Star weddings, that flag and a Taylor-made win in London
Published 27/12/2012 | 05:00
IT CAME just when we needed it most – a genuine Taylor-made Irish victory amid the golden end of summer.
Just looking back at it all brings warm memories, with the whole nation getting behind Katie Taylor in a way that had not been witnessed since Italia '90.
It was the sports moment of the year. Or just the moment of the year, plain and simple.
The three bronze, silver and gold parties made possible by her plucky talent at the London Olympics rewrote our year completely after the gutting disappointment of the Euros earlier in the summer.
Her home town of Bray, Co Wicklow, was transformed into 'Katie Town', as thousands turned out to watch on the big screen, sick with nerves.
What Katie did was to give us back our self-esteem – and more. Is it any wonder she was named Sportswoman of the Year?
It was a far cry from Euro 2012 – when Irish fans were left dejected, but still singing, after three crushing defeats.
Even Mick Wallace made it to Poznan – despite his tax woes. The blond bombshell posed for pictures with fans at the Italy match despite the furore back home.
In fact, the only real star to emerge from the Euros was that famous "Angela Merkel Thinks We're at Work" flag, which became a Twitter sensation.
The cheeky tricolour was later auctioned off for a good cause, raising €15,800 for the Children's Medical and Research Foundation in Dublin and the Oscar Appeal for Oscar Knox, a Belfast boy with a rare disease.
The flag fluttered in the Aviva again in October during the World Cup qualifier against Germany – which ended in further humiliation.
Ireland's poor performances put the manager's job in jeopardy. Come October, Giovanni Trapattoni appeared to offer a quiet prayer as Ireland took on the Faroe Islands. Anything other than a straight win was unacceptable. The team delivered, and Trap stayed on.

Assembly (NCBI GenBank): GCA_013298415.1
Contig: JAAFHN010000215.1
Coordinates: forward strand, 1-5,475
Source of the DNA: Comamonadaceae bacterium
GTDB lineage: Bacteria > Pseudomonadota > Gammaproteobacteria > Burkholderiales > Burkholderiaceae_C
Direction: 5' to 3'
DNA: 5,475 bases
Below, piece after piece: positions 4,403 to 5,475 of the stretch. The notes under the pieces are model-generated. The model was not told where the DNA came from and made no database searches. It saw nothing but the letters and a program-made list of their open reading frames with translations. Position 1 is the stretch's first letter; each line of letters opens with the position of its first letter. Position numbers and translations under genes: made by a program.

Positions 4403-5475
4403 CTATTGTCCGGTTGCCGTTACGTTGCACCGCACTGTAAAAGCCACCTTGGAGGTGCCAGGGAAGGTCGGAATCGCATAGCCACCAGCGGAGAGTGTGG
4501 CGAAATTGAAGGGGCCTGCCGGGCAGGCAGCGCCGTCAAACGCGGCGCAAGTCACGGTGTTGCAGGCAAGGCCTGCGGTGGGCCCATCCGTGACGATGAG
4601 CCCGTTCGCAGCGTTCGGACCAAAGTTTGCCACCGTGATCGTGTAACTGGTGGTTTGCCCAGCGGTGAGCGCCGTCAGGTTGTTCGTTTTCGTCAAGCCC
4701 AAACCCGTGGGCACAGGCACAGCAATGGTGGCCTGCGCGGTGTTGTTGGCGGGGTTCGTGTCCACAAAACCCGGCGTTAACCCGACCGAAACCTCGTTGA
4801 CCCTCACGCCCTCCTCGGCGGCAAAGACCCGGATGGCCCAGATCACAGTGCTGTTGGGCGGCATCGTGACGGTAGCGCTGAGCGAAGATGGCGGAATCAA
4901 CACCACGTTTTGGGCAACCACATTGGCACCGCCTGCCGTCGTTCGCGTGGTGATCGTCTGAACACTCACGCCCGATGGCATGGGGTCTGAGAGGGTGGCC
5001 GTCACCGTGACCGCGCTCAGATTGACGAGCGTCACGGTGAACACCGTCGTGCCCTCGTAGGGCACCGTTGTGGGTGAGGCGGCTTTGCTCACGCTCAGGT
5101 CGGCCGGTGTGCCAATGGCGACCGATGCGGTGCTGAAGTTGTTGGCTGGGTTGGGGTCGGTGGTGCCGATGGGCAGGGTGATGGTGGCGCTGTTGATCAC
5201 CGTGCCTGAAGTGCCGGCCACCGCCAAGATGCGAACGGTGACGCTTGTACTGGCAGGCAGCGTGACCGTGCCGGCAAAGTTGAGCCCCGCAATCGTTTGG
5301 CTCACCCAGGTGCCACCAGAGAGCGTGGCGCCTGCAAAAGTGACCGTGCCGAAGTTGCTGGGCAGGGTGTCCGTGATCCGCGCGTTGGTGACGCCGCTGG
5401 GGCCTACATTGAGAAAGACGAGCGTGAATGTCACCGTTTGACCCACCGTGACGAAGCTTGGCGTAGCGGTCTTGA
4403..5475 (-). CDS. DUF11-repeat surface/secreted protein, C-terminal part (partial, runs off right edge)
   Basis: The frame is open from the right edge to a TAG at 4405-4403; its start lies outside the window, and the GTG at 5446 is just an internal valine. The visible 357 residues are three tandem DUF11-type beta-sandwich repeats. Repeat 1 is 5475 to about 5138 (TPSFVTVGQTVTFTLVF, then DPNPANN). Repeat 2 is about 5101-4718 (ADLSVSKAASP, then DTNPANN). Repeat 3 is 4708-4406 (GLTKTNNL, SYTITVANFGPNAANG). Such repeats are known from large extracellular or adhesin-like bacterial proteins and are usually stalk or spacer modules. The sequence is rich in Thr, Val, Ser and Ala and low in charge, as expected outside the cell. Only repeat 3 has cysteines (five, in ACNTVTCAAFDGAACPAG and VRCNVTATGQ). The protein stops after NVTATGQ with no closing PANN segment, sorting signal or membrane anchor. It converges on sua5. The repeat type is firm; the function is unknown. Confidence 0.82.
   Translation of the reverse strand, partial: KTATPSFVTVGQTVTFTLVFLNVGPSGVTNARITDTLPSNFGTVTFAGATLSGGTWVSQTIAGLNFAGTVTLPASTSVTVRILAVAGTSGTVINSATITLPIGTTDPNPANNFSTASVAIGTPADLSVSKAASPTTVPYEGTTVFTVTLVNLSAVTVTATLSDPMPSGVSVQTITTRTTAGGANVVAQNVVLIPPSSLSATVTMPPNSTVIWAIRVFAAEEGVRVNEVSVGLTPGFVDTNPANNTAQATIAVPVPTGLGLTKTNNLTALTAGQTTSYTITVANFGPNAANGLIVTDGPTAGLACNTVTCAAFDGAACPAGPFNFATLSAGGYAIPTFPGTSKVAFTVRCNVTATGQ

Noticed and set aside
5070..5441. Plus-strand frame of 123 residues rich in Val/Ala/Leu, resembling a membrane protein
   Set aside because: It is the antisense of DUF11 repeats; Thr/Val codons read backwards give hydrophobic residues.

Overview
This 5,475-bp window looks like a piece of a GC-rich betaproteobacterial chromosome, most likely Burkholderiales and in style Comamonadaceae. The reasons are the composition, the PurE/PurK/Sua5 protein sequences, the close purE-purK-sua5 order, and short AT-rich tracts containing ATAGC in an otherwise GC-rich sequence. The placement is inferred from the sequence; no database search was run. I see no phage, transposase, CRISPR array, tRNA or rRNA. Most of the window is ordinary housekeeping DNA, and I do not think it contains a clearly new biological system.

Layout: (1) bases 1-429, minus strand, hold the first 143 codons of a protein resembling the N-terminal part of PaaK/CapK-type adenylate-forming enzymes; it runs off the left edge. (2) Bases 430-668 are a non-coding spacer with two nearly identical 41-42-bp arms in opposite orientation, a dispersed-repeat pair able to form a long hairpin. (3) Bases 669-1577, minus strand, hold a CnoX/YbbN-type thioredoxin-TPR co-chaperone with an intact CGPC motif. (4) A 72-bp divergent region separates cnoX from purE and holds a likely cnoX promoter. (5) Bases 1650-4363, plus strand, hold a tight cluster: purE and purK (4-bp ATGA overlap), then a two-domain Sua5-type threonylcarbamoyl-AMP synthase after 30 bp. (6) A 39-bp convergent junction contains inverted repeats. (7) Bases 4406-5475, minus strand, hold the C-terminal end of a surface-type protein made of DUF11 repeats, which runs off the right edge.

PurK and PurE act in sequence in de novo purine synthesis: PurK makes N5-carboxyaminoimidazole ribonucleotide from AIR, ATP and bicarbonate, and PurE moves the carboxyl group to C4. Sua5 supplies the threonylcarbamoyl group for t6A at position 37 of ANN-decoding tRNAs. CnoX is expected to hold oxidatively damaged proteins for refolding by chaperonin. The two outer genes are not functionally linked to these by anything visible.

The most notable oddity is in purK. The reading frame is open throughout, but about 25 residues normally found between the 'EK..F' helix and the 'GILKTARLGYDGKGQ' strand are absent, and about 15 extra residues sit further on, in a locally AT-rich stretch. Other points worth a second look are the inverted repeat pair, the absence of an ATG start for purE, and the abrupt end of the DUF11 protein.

Something similar happened in February, when newspaper headlines quipped: "The Chinese are here, look busy", for the arrival of Chinese Vice President Xi Jinping.
There was much talk of economic opportunities, although concerns were voiced about the country's dubious human rights record.
Nevertheless, the welcome carpet was rolled out and, under the deadpan gaze of Chinese officials – who dared not even smile – Xi tried his hand at hurling, one-handed, in Croke Park.
But no matter if the Chinese don't step forward to help us resuscitate the Celtic Tiger – because there's a new Tiger in town. His name is Rory McIlroy.
The boy wonder's dominance on both sides of the Atlantic was a massive story in what pundits were describing as a truly transformational golfing year.
In dramatic fashion, he helped Europe claim the Ryder Cup and his stellar play around the globe cemented his place as world number one.
He even had something for the celebrity watchers, with his antics off the golf course.
In March, the dubiously named 'Wozzilroy' roadshow touched down in New York – as Rory joined girlfriend Caroline Wozniacki at Madison Square Garden to watch her take on Maria Sharapova in an exhibition match. By special invitation, McIlroy took to the court with a sheepish grin, to try out a whole new ball game.
Later our attentions turned to rugby, as Leinster made it two years on the trot. Fans enjoyed the sight of brothers Dave and Rob Kearney holding aloft the Heineken Cup with teammates, including Brian O'Driscoll.